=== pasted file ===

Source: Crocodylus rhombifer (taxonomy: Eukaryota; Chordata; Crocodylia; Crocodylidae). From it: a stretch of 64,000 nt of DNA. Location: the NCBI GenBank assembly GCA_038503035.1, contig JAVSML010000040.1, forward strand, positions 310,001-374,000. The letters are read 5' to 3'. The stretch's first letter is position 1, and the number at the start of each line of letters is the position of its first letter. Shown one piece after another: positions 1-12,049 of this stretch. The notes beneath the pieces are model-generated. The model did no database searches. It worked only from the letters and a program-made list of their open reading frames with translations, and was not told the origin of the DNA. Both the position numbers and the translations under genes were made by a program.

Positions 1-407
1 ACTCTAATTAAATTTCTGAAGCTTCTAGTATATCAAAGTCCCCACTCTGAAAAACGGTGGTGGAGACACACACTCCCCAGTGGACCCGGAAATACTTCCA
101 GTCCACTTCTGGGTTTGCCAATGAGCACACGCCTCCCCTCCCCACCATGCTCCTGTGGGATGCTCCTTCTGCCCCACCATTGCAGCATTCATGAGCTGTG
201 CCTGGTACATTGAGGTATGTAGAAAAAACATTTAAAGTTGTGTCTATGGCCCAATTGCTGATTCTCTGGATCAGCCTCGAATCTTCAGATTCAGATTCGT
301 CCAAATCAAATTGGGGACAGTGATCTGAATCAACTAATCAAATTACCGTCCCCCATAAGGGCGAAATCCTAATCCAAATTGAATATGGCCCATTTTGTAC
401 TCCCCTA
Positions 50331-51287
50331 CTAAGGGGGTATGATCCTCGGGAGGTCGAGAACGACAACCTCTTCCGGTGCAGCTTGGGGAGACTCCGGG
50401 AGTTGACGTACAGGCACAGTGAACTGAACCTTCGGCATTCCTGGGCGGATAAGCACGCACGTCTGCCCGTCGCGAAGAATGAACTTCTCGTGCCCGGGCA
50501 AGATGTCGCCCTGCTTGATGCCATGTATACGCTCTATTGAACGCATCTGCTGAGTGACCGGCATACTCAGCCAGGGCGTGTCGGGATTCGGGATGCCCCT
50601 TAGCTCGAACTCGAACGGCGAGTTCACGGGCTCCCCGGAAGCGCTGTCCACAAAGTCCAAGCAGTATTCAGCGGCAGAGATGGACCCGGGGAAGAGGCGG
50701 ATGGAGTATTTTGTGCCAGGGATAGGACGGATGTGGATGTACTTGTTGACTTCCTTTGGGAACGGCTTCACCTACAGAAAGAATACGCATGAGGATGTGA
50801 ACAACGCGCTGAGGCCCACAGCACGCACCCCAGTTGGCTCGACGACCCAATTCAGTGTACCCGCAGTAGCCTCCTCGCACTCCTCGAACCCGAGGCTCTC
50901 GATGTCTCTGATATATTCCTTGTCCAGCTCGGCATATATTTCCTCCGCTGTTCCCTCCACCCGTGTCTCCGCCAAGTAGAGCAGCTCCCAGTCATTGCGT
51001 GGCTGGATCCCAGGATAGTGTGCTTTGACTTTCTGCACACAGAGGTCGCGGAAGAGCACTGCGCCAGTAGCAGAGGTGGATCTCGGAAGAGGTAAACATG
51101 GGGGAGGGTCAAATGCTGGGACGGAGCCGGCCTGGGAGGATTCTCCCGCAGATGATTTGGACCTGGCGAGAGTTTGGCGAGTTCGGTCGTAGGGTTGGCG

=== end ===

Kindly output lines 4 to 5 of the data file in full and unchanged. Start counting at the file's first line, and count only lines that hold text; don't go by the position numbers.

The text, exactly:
101 GTCCACTTCTGGGTTTGCCAATGAGCACACGCCTCCCCTCCCCACCATGCTCCTGTGGGATGCTCCTTCTGCCCCACCATTGCAGCATTCATGAGCTGTG
201 CCTGGTACATTGAGGTATGTAGAAAAAACATTTAAAGTTGTGTCTATGGCCCAATTGCTGATTCTCTGGATCAGCCTCGAATCTTCAGATTCAGATTCGT